A lot of my friends from secondary school went on to get doctorates in one field or another. Special note might be made of Gordon Hughes, the smart kid in our high school class who seems to have gone on to invent the hard drive technology used in this and most other personal computers; read his book. Mark Davis, who lead our ROTC unit and was the best shot on the all city rifle team, went on to head key departments in one of the government research labs.

By the time we got to college, Anthony Linick brought new friends into our circle, notably Don Factor (son of makeup magnet Max Factor), Paul Glass (son of movie producer Gaston Glass), and Fred Myrow (son of composer Josef Myrow). Another friend introduced me to Herb Siegel who became a close friend; Herb's wife was a student of Corita Kent, Peter Voulkos and Richard Diebenkorn. Herb and Sue later introduced me to their friend Harris Wolford (a Kennedy staffer, early Peace Corps official, and eventual U.S. Senator.)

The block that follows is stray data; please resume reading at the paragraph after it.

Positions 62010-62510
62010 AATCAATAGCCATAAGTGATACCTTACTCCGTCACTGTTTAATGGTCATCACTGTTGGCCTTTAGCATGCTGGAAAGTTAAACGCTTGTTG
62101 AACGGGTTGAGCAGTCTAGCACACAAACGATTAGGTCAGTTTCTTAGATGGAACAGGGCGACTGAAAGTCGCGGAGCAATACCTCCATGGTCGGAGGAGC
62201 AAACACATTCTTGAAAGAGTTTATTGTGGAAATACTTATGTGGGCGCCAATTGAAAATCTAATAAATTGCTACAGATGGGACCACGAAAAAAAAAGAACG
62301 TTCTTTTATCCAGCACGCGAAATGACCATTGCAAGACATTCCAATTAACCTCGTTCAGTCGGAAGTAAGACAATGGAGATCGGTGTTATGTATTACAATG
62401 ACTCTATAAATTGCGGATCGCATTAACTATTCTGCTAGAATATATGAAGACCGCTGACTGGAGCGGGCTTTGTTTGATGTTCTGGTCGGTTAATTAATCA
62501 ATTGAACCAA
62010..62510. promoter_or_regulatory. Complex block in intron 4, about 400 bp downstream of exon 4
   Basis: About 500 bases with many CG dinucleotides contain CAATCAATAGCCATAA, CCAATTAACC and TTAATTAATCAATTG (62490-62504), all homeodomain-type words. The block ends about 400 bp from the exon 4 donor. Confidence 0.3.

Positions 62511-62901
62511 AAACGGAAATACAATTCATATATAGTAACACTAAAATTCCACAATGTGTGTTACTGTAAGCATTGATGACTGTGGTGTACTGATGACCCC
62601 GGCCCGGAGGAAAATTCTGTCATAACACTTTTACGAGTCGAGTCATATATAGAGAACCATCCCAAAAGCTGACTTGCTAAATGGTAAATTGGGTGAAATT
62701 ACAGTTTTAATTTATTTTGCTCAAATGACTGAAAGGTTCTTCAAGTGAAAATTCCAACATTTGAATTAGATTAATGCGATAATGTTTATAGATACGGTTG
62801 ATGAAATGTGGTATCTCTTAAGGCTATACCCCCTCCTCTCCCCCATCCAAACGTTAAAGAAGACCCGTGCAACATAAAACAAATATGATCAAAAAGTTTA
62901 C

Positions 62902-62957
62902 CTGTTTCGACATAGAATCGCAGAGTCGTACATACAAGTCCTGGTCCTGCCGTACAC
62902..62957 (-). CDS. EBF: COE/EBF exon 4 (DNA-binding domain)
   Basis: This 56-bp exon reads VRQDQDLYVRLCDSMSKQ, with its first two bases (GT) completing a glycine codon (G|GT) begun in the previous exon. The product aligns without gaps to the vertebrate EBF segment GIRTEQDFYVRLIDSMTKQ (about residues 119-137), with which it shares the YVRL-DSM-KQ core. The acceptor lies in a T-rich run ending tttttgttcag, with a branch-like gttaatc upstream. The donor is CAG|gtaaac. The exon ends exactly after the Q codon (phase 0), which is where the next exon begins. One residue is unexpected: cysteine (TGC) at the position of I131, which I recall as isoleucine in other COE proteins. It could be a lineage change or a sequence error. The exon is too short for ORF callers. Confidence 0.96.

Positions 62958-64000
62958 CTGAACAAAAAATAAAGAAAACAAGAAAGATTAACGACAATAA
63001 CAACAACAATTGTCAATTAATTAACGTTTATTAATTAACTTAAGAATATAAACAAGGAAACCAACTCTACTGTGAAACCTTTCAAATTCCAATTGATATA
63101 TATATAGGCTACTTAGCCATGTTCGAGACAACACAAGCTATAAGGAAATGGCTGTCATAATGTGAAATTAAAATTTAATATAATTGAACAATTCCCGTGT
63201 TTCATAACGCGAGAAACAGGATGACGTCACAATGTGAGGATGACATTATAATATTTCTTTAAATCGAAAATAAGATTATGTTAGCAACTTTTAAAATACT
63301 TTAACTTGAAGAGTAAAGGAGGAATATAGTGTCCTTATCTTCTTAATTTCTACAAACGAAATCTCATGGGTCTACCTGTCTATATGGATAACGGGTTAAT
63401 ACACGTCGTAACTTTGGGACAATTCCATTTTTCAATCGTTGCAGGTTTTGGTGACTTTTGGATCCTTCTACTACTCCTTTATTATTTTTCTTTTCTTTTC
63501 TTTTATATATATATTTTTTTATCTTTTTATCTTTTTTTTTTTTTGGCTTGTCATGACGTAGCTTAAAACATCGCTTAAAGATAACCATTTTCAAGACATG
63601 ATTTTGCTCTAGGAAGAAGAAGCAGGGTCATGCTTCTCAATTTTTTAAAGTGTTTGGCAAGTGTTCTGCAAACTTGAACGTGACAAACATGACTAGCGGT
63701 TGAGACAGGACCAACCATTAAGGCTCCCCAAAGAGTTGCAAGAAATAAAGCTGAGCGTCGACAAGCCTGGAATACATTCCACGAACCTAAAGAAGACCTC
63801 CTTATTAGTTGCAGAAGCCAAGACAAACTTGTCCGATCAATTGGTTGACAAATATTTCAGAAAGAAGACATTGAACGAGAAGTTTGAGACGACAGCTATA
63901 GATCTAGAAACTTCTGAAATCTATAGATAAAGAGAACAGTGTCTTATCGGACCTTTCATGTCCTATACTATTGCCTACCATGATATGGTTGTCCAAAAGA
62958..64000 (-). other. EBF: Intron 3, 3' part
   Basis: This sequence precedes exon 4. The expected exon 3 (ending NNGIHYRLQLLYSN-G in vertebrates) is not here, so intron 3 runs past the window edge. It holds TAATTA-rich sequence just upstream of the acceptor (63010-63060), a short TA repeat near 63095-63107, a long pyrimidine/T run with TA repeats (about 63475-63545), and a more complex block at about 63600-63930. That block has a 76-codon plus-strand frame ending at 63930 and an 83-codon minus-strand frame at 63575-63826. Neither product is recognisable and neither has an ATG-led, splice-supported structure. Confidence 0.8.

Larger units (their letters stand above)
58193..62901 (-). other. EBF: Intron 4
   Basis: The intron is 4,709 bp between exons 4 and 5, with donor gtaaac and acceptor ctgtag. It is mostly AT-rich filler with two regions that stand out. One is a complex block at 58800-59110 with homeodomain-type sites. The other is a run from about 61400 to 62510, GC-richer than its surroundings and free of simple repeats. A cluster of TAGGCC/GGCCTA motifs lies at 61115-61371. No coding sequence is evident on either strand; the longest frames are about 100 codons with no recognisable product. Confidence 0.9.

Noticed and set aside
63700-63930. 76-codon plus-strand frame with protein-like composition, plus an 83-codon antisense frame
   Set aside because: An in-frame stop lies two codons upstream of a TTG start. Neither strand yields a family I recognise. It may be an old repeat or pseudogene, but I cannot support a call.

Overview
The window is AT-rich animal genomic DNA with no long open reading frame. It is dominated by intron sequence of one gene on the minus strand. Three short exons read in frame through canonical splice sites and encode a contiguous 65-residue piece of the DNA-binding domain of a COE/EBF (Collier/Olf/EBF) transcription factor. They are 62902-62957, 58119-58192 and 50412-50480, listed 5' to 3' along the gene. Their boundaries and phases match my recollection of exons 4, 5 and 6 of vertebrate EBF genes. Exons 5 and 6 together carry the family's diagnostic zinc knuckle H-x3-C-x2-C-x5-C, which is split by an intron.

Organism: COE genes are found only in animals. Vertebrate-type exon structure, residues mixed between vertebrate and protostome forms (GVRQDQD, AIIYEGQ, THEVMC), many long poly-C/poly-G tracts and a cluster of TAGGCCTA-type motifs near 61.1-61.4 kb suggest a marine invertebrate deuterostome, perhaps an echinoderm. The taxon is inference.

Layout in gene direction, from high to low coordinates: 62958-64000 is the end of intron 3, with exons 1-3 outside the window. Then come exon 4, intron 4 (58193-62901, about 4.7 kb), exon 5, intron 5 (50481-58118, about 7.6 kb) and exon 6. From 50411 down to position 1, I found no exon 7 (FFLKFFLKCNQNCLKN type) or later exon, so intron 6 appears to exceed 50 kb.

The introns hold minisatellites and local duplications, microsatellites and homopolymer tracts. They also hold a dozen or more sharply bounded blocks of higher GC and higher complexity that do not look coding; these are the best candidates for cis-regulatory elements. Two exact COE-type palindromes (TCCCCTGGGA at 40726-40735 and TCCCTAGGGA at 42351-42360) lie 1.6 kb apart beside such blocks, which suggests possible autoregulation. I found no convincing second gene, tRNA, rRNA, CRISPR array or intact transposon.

Luana Anders, Dennis Hopper and Peter Fonda
in Easy Rider

Of course, there were lots of other actors around. I went to high school with Luana Anders, who was more of a friend of a friend than a close friend of mine. She eventually was in lots of movies (e.g. Easy Rider and Francis Ford Coppola's Dementia 13). Luana starting out got a messenger job, and once convinced a fellow messenger that he ought to go along with her to Jeff Cory's acting class; her messenger friend was Jack Nicholson.